These pictures come from an El Cerrito Trail Trekker hike “Storybook Houses” led by Dave Weinstein on Saturday, July 19, 2014. This two hour tour of the northern border of El Cerrito took us past some of the most charming houses in town, Poinsett and Tassajara parks, hidden creeks and more. We saw some of the city’s loveliest Storybook, mid-century modern and ranch-style houses. We walked on the city’s public paths, saw beautiful gardens, stone walls showing a wide variety of styles and technique, and natural stone outcrops of blue schist and greywacke.
The Storybook style is a nod toward Hollywood design technically called Provincial Revivalism and more commonly called Fairy Tale or Hansel and Gretel. While there is no specific definition of what makes a house Storybook style, the main factor may be a sense of playfulness and whimsy. Most seemed snapped out of a craggy old-world village with intentionally uneven roofs, lots of cobblestone, doors and windows which may look mismatched and odd-shaped. It took a foothold in California during the 1920s-1930’s.
Revivalism in architecture is the use of visual styles that consciously echo the style of a previous architectural era.
During this period the homes were designed to look like buildings from another place or eras. Spanish or Mediterranean Revival homes were designed to look like Mediterranean villas. The Tudor Revival architecture was designed to look like English Tudor mansions. Colonial Revivals were designed to look like American and Dutch Colonial homes from the East Coast.
The Mediterranean Revival, sometimes known also as Spanish Revival, were designed to look like Mediterranean villas. It has been said that American soldiers returning from WWI found the Period Revival homes appealing because they were reminded of the architecture they had seen in Europe.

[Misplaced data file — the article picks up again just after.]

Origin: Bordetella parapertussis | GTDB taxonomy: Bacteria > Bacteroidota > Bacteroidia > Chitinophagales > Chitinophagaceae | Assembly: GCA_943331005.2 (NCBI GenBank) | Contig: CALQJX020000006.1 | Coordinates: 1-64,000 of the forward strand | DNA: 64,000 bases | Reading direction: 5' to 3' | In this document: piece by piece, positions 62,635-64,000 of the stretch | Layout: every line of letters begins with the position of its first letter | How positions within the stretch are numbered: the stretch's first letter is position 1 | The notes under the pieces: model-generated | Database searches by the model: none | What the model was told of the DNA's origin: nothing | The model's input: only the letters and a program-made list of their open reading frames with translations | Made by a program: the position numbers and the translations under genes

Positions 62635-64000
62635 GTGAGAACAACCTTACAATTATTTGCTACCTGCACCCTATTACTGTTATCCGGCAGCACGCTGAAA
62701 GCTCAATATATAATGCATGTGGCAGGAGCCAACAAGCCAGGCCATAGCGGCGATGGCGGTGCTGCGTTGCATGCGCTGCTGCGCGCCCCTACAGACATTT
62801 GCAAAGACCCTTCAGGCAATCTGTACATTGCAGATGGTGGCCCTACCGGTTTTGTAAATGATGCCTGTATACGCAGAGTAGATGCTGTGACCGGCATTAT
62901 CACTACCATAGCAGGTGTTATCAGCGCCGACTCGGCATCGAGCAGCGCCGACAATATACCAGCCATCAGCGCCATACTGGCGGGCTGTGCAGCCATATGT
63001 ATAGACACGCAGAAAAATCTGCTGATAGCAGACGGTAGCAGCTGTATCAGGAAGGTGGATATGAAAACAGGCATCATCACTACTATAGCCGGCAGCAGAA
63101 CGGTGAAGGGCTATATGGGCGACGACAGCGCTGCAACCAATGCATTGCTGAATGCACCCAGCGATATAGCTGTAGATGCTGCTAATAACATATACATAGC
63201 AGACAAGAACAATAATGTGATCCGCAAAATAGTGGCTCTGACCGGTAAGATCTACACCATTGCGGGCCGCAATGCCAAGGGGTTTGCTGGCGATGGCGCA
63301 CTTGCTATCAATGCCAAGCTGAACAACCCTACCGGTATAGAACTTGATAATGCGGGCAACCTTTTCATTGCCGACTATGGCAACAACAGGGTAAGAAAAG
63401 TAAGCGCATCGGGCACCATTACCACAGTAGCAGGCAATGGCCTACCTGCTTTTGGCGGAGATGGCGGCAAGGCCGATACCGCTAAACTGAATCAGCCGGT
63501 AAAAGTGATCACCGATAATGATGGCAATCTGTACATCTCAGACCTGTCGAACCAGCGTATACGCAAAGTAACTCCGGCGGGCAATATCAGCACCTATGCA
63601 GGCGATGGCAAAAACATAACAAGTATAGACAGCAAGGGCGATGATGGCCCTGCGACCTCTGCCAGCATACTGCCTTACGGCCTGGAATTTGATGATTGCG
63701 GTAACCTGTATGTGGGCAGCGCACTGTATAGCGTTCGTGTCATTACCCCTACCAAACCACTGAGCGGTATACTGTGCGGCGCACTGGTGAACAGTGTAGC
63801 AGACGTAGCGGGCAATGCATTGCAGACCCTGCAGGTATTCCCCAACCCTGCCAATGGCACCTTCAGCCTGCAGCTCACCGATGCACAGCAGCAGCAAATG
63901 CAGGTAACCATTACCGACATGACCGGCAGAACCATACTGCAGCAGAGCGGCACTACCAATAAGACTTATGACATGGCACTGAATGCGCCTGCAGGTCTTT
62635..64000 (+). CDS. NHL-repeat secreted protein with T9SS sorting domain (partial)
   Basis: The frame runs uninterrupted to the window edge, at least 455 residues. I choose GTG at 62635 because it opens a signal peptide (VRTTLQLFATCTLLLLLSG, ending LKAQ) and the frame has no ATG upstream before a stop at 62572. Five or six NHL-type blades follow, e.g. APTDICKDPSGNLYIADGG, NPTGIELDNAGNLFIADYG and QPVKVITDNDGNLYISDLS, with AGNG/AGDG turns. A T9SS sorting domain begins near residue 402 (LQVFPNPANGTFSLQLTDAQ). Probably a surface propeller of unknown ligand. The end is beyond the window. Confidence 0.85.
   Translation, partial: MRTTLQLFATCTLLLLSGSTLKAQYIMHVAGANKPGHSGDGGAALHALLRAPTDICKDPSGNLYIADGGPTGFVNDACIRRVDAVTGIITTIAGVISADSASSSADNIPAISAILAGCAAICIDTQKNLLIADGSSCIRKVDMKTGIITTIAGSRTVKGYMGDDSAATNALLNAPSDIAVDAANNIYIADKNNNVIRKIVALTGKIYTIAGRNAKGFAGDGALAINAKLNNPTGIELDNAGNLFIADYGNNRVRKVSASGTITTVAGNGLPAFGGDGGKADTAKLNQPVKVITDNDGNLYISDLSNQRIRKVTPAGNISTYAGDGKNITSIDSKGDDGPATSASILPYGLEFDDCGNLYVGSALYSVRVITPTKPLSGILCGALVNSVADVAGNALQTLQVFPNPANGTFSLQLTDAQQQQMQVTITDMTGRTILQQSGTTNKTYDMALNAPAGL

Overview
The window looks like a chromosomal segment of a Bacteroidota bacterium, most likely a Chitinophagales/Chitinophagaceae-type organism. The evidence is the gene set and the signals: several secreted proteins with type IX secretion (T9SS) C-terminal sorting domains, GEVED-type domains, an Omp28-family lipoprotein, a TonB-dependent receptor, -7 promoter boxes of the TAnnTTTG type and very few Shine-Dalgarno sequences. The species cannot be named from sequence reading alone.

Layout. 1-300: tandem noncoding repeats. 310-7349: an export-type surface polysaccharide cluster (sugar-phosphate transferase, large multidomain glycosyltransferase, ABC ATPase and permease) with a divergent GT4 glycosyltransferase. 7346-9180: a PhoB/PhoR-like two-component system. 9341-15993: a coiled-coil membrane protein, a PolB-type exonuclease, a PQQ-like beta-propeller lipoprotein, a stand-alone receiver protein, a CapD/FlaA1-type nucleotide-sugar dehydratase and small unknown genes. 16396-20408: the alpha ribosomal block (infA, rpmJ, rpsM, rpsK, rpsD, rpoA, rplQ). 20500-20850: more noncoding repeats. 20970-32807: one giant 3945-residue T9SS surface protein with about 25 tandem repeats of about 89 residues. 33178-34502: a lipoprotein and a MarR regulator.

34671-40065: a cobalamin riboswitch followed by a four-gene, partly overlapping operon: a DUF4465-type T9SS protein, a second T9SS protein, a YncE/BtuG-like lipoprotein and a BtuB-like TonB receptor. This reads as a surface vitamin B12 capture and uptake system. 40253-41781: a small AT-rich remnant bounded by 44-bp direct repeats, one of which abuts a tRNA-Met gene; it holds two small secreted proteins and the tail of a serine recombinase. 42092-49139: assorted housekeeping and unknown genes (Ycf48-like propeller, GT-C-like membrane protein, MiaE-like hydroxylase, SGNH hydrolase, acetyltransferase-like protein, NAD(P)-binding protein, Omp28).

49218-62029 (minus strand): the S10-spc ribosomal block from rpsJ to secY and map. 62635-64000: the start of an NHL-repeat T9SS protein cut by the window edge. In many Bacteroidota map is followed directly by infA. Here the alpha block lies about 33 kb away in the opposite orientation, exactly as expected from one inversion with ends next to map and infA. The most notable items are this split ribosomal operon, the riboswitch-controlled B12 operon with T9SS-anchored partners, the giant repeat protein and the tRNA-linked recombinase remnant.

Streamline Moderne, or Art Moderne, was a late type of the Art Deco architecture and design that emerged in the 1930s. Its architectural style emphasized curving forms, long horizontal lines, and sometimes nautical elements.
As the Great Depression of the 1930s progressed, Americans saw a new aspect of Art Deco—i.e., streamlining, a concept first conceived by industrial designers who stripped Art Deco design of its ornament in favor of the aerodynamic pure-line concept of motion and speed developed from scientific thinking. Cylindrical forms and long horizontal windowing also may be influenced byconstructivism. As a result an array of designers quickly ultra-modernized and streamlined the designs of everyday objects. Manufacturers of clocks, radios, telephones, cars, furniture, and many other household appliances embraced the concept.
he Streamline Moderne was both a reaction to Art Deco and a reflection of austere economic times; Sharp angles were replaced with simple, aerodynamic curves. Exotic woods and stone were replaced with cement and glass.
Though the American component was slightly more organic in form and less formal than the International Style, it is more firmly related to it than any other. Brazilian and Scandinavian architects were very influential at this time, with a style characterized by clean simplicity and integration with nature. Like many of Wright’s designs, Mid-Century architecture was frequently employed in residential structures with the goal of bringing modernism into America’s post-war suburbs. This style emphasized creating structures with ample windows and open floor plans, with the intention of opening up interior spaces and bringing the outdoors in. Many Mid-century houses utilized then-groundbreaking post and beam architectural design that eliminated bulky support walls in favor of walls seemingly made of glass. Function was as important as form in Mid-Century designs, with an emphasis placed specifically on targeting the needs of the average American family.
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